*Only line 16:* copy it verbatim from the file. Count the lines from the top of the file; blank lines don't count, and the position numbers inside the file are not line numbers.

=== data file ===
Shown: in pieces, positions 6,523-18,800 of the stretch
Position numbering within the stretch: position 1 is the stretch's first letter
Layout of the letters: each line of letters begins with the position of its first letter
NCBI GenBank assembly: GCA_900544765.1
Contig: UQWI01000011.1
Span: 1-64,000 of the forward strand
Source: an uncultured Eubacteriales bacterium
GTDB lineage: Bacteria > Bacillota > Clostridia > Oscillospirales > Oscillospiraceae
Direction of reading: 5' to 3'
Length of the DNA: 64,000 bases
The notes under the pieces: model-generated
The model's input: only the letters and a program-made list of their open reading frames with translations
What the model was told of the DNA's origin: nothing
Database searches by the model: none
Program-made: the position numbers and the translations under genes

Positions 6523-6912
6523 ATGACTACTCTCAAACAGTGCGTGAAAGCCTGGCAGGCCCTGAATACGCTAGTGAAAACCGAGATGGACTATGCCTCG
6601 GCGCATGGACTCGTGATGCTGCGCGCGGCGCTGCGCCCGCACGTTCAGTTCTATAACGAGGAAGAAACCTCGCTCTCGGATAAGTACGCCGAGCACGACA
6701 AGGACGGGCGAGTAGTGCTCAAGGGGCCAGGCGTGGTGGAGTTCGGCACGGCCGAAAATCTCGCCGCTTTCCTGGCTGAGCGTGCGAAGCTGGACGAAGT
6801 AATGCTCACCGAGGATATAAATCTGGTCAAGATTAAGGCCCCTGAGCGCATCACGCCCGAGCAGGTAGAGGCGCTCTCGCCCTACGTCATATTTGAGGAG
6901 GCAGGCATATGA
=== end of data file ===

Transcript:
Positions 6523-6912